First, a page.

Workbench Apron Drawer…

…It’s On its Way (the YT Video) and You Shouldn’t Live and Work Without One!

For a few weeks there I had to do that very thing with my new workbench. And I must say it was a strain for me because I have relied on one in all of my workbenches for decades now. To say that this one small thing is essential to both my working and my wellbeing is very much an understatement. You should try life with one for a month and then tell me it gets in the way, you don’t really need it or there’s a better alternative. It’s likely to be one of the best investments of your time you’ll ever invest in. I made (and others filmed its making) it in about 2 hours, replete with half-lap dovetails, housing dadoes and a through-tenoned back. Tonight it’s glued up and in the clamps for the night ready and waiting for tomorrow when I shall fit it to the bench opening. If you have made the workbench and don’t have the drawer yet you will find this a fascinating project all the way through, especially if you have never made one. It’s the perfect place to start out drawer making. I thought about seeing if I could make one in a half hour totally by hand. What do you think?

Along with the workbench drawer, which is itself a treatise on basic drawer making, I am making a wooden waste bin for my shavings and such. A fairly simple affair but the important thing is that I will no longer have to stare at the plastic apology for one that I dislike so strongly. Plastic, stainless steel, they just seem inappropriate and out of place in a workshop yet that’s what most woodworkers have. I feel to be less and less accepting of plastic as the norm for such things. I thought about it and concluded that it’s because they are so out of place that I want rid of it contaminating my eye view. They just have no place in my workshop.

Hannah has a commission for a compact workbench and she is pulling all of the parts together from up-cycled, recycled wood to do that. It’s not a woodworker’s workbench but more a metal working mechanic’s one. I gave her wood from a former school bench I no longer needed. It was mine actually. She’s a lot more confident about the task these days than she was say a year ago. I guess she had withdrawal and felt lost after working on her tool chest for so long.


In the day to day I spend time drawing and sketching, developing ideas and bringing them to the stage for videoing. With a true team like ours there is a lot of interacting to make everything coordinated. I really do have to turn many things down these days because of the higher demands but I am most fortunate to be able to do what i do. So many new things happening every day in the background at the workshop and soon I will be making an announcement for something that is very close to my heart. Stay excited won’t you?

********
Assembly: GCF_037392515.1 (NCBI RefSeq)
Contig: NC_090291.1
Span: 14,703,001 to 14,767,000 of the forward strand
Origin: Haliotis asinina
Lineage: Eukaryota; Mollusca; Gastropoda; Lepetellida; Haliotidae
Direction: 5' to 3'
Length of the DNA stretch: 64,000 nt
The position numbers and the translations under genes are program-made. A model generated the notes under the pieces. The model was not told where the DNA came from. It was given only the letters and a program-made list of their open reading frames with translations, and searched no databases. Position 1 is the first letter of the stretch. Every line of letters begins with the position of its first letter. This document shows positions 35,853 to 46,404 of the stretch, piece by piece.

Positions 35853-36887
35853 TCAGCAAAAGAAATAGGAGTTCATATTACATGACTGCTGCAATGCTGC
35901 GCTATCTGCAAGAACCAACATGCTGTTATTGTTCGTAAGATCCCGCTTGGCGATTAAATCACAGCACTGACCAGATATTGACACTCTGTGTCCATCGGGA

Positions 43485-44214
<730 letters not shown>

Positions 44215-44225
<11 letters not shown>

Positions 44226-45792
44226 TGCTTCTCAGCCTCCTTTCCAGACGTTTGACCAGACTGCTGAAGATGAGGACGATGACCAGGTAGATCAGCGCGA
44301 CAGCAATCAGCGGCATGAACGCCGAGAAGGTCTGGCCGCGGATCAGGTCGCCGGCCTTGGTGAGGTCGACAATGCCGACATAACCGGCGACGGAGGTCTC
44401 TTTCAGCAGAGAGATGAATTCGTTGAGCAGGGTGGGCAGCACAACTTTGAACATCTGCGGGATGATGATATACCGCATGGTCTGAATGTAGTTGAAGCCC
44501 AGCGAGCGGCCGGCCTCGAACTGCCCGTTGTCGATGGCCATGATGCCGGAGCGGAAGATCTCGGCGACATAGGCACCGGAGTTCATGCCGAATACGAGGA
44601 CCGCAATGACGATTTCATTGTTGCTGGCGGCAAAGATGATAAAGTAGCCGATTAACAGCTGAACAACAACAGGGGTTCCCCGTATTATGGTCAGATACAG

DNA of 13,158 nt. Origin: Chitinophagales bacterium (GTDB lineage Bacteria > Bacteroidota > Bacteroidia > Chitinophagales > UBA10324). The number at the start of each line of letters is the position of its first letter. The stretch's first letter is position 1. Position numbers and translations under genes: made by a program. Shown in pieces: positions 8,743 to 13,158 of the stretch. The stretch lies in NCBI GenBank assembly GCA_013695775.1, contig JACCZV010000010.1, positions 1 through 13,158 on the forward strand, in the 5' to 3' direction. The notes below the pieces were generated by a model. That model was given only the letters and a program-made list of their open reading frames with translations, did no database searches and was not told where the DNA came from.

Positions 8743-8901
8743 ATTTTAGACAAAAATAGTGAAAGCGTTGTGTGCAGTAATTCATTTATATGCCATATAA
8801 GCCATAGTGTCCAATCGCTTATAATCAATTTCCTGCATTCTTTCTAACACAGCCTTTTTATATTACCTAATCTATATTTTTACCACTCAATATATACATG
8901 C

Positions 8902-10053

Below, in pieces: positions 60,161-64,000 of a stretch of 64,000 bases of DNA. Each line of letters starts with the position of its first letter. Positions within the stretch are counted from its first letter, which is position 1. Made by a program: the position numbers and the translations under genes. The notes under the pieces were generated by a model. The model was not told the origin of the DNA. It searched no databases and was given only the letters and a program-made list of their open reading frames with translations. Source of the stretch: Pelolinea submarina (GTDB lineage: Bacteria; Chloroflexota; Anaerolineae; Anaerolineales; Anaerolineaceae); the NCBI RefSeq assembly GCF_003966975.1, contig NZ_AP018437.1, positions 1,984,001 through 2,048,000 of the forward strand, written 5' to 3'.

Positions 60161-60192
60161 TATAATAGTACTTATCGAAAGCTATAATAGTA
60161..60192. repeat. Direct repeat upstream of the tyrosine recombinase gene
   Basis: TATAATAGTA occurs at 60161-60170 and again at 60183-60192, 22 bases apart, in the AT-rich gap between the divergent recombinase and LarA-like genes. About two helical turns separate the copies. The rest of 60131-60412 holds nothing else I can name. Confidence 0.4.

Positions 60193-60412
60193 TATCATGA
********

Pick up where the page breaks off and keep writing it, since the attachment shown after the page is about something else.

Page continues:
11 thoughts on “Workbench Apron Drawer…”

  1. I’ve been holding out for this one for ages! can’t wait to get started on it, thanks.

  2. Thanks Paul.

    Please, oh please, try and make a drawer in 30 minutes. Minimal talking. It would be very relaxing to watch.

    As for your advice. When I first started hand tool woodworking about 3 years ago, I didn’t listen to you on the marking knife (bought a $75 one) or the mallet (bought a $100 one). About a year or so later, I finally bought the ones your recommended (for a fraction of the cost). There was absolutely no comparison. The ones you recommended were vastly superior at a fraction of the cost. As such, when you strongly recommend something, such as this drawer, I now listen and believe you.

    1. Joe, I started with the stanley pocket knife that paul recomends. I have been religious about not taking it away from my work bench. Recently we have been doing work on the house and I used it outside the workshop. Long story short, I thought I lost it. My wife knowing I was in distress over it, found it and sat it on my wallet with a nice note telling me how much the little knife missed me. Lol.

  3. Now that you are settled in to the new place, will you consider bringing back your “Ask Paul Sellers” Series?

  4. Ian Jefferson

    Hi Paul,

    A couple of comments. First yes please I also would thoroughly enjoy watching you work at full speed occasionally. Probably you would want to voice over the video instead of your usual relaxed live talking or perhaps some combination.

    Also I wanted to acknowledge the great photography and videography quality. I’m mainly interested in content not video production artistry but being able see little details by zooming in to your photos is really great. A case in point is some of the wood selection you do. In the case of the drawer I wanted to look at the great knot on the RHS of your drawer. I have a great deal of Red Pine (Norfolk Pine I think) here for “free” and it generally has plenty of knots and other natural characteristics one might think of as a defect. I’m learning to select wood and position these natural occurrences on my jobs so they don’t make too much extra work for me.

    Another example where video quality helped was being able to see the saw marks on the bottom side of the table surface. Leaving behind these pedigrees of origin is interesting to me also.

  5. Bill Antonacchio

    Maybe by next week we will be given the honor of seeing what Paul had started teasing weeks ago and is continuing with this uninformative entry.

    When do we get to see the YT video and is it PS or Woodworkingmasterclasses?

    Bill Antonacchio

Comments are closed.

Privacy Notice

You must enter certain information to submit the form on this page. We take the handling of personal information seriously and appreciate your trust in us. Our Privacy Policy sets out important information about us and how we use and protect your personal data and it also explains your legal rights in respect of it. Please click here to read it before you provide any information on this form.